Determination of the antioxidant properties (DDPH method): The sample was defatted with a proportion of 1:1 V/V chloroform /petroleum ether. Later, it was dried in an oven with 40 °C. In the next step, 1 g of the defatted sample was mixed with 10 ml of water or methanol, which was then centrifuged in centrifuge with 2000 g for 15 minutes. The obtained liquid was used to perform the experiment. Later, 0.1 microliter of this extract was mixed with 3.9 microliter of methanol DPPH solution. After 30 minutes of being in an incubator, it was placed in the room temperature and the samples' light absorbance was read in the wavelength of 517 nm against the blank and the percentage of DPPH free radicals inhibition was calculated with the following formula (Brand-Williams et al., 1995):
I%= (A blank- A sample /A blank) *100
Sensory evaluation: The cakes were evaluated for their organoleptic characteristics (overall acceptability) by performing a five-point hedonic test using trained panelists. The panelists were asked to evaluate the samples and score them from 1 (most disliked) to 5 (most liked).
Experiment design and statistical analysis: In this research, the central composite design was used to study the influence of independent variables on the qualitative properties of the cake. The obtained results of this design were modeled using the 7.1.6 Design.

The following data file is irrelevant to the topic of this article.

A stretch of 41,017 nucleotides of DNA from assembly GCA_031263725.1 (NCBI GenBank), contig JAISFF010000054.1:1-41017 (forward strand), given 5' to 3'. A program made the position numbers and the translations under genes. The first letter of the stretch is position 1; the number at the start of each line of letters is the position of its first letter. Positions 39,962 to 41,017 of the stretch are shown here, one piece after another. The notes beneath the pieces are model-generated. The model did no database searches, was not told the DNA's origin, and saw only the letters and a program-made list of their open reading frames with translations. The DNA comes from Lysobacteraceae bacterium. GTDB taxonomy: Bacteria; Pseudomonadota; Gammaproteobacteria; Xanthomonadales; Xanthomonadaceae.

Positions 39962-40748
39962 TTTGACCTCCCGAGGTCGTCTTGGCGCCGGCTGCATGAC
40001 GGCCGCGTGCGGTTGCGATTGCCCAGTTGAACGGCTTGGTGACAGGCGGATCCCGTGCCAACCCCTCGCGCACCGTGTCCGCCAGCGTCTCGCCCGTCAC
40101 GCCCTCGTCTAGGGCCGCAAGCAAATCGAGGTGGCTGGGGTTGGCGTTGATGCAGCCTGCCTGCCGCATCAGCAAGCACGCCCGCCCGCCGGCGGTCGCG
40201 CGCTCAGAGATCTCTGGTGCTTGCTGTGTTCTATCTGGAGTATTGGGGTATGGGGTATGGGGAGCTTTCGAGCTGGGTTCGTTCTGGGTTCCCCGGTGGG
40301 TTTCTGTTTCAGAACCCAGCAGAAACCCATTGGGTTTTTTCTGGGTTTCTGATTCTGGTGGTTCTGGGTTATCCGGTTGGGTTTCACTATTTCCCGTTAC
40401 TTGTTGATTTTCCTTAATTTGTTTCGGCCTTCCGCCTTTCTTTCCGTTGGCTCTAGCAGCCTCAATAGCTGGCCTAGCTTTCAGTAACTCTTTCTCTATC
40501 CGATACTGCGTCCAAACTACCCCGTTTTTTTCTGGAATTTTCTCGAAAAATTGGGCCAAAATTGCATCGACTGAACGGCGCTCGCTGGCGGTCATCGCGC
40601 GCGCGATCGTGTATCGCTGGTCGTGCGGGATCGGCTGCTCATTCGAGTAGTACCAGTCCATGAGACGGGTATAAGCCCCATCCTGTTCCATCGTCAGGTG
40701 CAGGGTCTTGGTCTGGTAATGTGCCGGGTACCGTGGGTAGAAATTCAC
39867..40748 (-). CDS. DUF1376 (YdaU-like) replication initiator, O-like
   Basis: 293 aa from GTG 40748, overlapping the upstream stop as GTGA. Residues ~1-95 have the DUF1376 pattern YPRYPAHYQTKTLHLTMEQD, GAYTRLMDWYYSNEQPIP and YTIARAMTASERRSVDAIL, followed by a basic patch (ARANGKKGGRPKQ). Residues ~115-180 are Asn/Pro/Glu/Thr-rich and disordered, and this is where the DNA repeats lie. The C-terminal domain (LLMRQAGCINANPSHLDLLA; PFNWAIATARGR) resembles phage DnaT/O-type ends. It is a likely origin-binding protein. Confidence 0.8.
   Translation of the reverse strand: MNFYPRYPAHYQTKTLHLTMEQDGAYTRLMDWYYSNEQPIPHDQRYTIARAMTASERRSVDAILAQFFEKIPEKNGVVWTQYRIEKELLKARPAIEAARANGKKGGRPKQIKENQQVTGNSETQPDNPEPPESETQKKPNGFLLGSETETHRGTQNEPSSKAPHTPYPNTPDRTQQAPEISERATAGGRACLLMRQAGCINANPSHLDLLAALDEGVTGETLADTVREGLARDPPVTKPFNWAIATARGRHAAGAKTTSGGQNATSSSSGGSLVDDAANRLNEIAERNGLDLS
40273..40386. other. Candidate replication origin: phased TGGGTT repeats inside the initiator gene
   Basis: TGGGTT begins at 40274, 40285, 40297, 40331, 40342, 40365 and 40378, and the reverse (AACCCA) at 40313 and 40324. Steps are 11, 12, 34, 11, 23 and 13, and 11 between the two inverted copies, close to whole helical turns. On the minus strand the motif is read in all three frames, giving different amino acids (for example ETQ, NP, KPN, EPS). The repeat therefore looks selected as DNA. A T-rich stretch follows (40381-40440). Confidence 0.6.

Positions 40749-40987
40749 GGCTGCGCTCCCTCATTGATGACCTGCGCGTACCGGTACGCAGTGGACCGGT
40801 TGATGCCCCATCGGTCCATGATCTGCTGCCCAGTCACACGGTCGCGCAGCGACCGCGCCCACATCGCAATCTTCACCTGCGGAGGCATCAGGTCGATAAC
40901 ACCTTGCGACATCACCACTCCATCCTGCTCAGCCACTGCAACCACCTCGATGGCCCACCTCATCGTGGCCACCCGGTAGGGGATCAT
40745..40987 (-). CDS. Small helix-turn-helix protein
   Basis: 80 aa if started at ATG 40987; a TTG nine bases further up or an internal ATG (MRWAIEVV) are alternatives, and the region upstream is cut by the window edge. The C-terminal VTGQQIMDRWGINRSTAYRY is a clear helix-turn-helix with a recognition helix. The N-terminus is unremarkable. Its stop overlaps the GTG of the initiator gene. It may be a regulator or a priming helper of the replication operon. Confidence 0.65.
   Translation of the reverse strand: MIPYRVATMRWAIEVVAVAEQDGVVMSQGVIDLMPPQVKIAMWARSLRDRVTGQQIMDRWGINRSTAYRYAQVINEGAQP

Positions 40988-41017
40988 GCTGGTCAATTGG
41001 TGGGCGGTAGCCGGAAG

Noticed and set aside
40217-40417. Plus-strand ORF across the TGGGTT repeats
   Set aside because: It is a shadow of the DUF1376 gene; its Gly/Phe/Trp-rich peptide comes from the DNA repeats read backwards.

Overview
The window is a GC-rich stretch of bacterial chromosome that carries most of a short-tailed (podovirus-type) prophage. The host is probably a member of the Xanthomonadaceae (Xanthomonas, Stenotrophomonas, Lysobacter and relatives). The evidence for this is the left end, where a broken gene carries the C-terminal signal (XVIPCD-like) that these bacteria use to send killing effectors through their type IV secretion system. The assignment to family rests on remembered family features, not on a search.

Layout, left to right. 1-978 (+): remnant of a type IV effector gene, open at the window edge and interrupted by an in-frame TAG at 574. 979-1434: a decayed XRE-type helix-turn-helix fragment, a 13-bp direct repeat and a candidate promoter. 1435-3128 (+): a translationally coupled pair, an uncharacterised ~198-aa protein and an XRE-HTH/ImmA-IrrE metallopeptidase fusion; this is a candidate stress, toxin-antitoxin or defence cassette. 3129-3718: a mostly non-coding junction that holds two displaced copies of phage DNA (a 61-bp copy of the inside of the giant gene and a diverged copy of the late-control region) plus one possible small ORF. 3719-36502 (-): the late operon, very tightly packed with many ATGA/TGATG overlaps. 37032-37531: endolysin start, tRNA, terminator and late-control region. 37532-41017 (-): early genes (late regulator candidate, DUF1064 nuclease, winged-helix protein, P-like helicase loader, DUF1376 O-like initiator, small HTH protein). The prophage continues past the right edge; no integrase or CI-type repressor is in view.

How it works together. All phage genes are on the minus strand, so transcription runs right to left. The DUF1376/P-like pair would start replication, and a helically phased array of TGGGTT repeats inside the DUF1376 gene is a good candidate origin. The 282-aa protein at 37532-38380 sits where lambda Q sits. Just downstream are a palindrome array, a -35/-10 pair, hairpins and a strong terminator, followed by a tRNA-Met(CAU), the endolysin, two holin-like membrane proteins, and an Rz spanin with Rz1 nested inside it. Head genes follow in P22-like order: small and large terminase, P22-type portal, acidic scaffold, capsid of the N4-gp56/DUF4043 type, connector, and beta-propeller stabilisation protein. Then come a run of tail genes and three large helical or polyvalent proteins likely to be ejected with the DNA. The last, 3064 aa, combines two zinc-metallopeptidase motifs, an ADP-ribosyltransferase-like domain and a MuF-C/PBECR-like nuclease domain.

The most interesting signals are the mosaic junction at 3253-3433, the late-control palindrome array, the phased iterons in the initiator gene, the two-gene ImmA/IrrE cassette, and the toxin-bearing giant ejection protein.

Results
Moisture content: Variance analysis of the results showed that the fitted quadratic model was significant (P < 0.05) for moisture content and lack of fit was non-significant (P > 0.05). Moreover, results showed that the linear effect of spinach powder and eggshell powder addition was significant (P < 0.05) and the effect of spinach addition was higher than the eggshell. The quadratic effect of spinach powder addition was also significant (P < 0.05, Table 2).
pH: The results of variance analysis showed that the fitted quadratic model for pH was significant (P < 0.05) and lack of fit for this model was non-significant (P > 0.05, Table 2). As illustrated in Table 1, the results showed that the linear effect of spinach powder and eggshell powder addition was significant (P < 0.05), while the quadratic effect and interaction between variables were non-significant (P > 0.05, Table 2).
Color: According to the variance analysis results, the fitted quadratic model for L* factor was significant (P < 0.05) and lack of fit for this parameter was non-significant (P > 0.05). As shown in Table 2, the linear effect of both variables was significant (P < 0.05), but spinach powder addition effect was greater. For a* factor, the linear effect of both variables, the quadratic effect of spinach addition, and the interaction between both variables were significant (P < 0.05, Table 2). For b* factor, the linear effect of spinach powder and eggshell powder addition as well as the quadratic effect of the spinach powder addition were significant (P < 0.05, Table 2).